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Kerbal Space Program: Breaking Ground DLC Review

Kerbal Space Program: Breaking Ground DLC Review

One of the issues that often blights sandbox type games is the lack of things to do once you’ve reached endgame. This is a problem that Kerbal Space Program wasn’t exempt from, despite the huge amount of content that has been added since launch. Breaking Ground, the latest DLC for the indie darling is designed to help with that, giving a raison d’être to parts of the game that had prompted numerous “what’s the point of x?” threads on Reddit and the game’s Steam Community. 

Let’s start with one of the simpler satisfactions in Breaking Ground: the new suit. The shape of the classic helmet was too iconic to change, but the suit itself has a sexy new look, with a nice TRON-like glowing seam to boot. Planted your Kerbal on the dark side of the Mün? Well now you can watch the little fella glowing to make it easier to find them. 

KSP3

The first things to get more love are the rovers. In the past, it just wasn’t really necessary to make them as it was usually easier to just fly where you need to and space walk. With the addition of new surface items and experiments, they become much more useful in this DLC. The surfaces of planets and moons now have items to investigate scattered about. It’s not teeming with life like No Man’s Sky perhaps, but certainly there are some pretty rocks and volcanoes to look at. With the addition of scanner arms for the rovers, you can drive up and check them out, earning those all-important science points in the process. 

It’s not just looking at rocks though, you’ll have a whole bunch more science stuff to do on surfaces now, with a slew of different surface-based experiments. There’s even a new way to observe mystery goo, because you know you want to do more goo experiments. In the mix is a seismic experiment too, which means that my most common thing to do in Kerbal Space Program, crashing, is now kind of useful. You can learn much more from your screw ups as a result, and Jeb won’t be dying completely in vain. 

Speaking of Jeb, he won’t be the Kerbal that you want to send out to perform these experiments of course, you’ll get much more out of doing them with a scientist. This also means that your science team finally have a reason to go on to the surface. Previously they were a bit of an unnecessary weight and would often get left out. With lots of things to investigate, the boffin Kerbals will have something much more exciting to do now. 

KSP2

The major new addition is robotic parts, and a whole load of new ways to interact. Hinges, servos, moving and mechanical parts and pistons are all represented. Yes, they were already available through mods, but these are just a little bit slicker, more in depth, and of course, they’re official now. The addition means that some of the fan favourites like the trebuchet and non-fixed wings for added stability are now a part of the game world for everyone, and not just those who have added them through mods. Also, you can make a giant robot crab like in Ghost in the Shell, and who doesn’t want to do that?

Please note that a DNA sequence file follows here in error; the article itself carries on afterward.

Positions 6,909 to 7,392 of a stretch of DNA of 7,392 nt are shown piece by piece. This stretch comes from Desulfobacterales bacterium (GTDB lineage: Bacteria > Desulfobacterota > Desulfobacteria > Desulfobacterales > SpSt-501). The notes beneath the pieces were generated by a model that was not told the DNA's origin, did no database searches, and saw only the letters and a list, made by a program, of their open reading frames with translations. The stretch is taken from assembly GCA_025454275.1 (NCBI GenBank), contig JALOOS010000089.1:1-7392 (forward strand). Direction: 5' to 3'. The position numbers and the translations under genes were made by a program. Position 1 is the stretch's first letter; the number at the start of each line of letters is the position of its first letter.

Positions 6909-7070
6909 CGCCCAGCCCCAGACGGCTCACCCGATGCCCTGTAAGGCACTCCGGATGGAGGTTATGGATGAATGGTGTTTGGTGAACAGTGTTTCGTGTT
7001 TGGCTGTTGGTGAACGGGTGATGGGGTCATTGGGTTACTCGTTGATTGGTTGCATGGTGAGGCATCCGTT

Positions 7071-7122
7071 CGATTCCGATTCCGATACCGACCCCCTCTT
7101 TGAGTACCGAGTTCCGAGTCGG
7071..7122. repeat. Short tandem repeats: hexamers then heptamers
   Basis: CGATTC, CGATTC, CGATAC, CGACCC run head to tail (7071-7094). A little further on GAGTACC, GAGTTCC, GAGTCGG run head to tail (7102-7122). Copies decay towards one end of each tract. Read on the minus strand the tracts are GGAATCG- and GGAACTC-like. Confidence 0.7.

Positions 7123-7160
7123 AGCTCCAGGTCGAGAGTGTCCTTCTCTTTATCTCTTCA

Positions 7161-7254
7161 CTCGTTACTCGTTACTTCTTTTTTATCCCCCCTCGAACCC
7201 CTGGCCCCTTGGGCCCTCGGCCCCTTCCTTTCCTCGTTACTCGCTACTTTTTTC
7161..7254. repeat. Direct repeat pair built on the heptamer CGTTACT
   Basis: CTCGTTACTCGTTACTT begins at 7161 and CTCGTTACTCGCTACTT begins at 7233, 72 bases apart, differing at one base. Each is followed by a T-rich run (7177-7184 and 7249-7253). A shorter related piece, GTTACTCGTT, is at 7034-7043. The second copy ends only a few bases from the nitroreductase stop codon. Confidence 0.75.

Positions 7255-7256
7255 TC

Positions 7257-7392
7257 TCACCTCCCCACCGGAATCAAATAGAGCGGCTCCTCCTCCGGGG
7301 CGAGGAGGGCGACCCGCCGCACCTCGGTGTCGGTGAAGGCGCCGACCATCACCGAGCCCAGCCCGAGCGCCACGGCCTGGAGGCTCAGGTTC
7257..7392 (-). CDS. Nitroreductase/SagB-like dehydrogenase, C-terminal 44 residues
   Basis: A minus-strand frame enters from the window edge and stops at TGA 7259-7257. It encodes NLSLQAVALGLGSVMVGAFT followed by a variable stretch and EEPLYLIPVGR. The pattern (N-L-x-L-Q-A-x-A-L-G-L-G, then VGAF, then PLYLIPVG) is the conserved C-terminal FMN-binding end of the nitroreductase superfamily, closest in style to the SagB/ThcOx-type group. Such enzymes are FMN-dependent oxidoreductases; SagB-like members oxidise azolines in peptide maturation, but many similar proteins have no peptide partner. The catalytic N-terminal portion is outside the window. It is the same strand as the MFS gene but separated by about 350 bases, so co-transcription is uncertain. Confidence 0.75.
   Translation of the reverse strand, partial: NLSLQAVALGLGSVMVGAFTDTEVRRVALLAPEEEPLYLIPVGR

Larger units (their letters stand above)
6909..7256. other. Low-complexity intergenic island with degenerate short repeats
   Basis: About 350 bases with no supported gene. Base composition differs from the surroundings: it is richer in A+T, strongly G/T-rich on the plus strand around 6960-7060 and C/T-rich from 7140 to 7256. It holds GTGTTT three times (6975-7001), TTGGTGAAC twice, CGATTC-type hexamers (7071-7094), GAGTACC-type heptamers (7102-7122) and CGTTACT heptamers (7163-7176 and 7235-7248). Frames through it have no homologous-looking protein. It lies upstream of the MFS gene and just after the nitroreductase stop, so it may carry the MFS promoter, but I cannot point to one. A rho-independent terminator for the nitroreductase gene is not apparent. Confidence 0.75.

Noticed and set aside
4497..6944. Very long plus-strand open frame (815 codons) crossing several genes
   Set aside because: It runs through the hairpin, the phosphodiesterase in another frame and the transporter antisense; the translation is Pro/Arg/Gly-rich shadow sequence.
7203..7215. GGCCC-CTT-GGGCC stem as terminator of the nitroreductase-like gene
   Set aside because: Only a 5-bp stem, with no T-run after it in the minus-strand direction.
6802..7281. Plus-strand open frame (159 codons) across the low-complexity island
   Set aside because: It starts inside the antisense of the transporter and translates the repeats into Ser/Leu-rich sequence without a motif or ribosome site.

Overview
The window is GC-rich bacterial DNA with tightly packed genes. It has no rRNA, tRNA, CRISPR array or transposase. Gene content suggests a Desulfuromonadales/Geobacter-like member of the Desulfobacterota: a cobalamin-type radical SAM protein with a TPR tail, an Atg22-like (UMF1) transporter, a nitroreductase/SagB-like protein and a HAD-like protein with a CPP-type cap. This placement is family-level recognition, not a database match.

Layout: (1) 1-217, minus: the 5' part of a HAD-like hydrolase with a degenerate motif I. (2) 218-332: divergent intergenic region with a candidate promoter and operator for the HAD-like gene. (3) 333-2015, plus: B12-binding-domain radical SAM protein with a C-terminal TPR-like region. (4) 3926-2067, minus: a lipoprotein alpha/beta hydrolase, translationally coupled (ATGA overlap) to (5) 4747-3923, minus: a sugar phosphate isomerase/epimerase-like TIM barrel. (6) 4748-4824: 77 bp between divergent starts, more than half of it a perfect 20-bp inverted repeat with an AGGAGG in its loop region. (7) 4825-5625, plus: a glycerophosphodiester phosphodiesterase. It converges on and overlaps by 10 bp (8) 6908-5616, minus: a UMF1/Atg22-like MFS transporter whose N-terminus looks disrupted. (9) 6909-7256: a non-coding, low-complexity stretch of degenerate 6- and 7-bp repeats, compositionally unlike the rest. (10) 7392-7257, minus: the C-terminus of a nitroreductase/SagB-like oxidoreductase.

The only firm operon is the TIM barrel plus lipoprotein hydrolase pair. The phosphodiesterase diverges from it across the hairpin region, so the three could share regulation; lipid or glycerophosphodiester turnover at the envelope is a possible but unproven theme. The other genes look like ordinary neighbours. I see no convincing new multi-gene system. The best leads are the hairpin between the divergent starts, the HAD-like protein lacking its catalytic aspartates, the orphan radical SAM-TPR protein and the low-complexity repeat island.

Alongside these features comes a new programmer, giving you the ability to sequence movements and actions. Essentially it’s like Premiere Pro or GarageBand but with Kerbal robots. This is open to everyone, even those who don’t yet have the expansion, meaning that control can be even more granular.

KSP1

There aren't any new game modes and Kerbal Space Program doesn’t really do story content or multiplayer so nothing to see there, and on the surface (pun intended) it could be argued that you don’t get great value for fifteen quid, given the relative cost of the base game. That said, if you love Kerbal Space Program and this helps you sink a few more weekends into it, then you’re probably still getting better value then buying more loot boxes for Generic AAA-Shooter number 75.

9.00/10 9

Kerbal Space Program: Breaking Ground (Reviewed on Windows)

Excellent. Look out for this one.

There aren't any new game modes and Kerbal Space Program doesn’t really do story content or multiplayer so nothing to see there, and on the surface (pun intended) it could be argued that you don’t get great value for fifteen quid, given the relative cost of the base game. That said, if you love Kerbal Space Program and this helps you sink a few more weekends into it, then you’re probably still getting better value then buying more loot boxes for Generic AAA-Shooter number 75.

This game was supplied by the publisher or relevant PR company for the purposes of review
Gary “Dominoid” Sheppard

Gary “Dominoid” Sheppard

Video Editor

Gary maintains his belief that the Amstrad CPC is the greatest system ever and patiently awaits the sequel to "Rockstar ate my Hamster"

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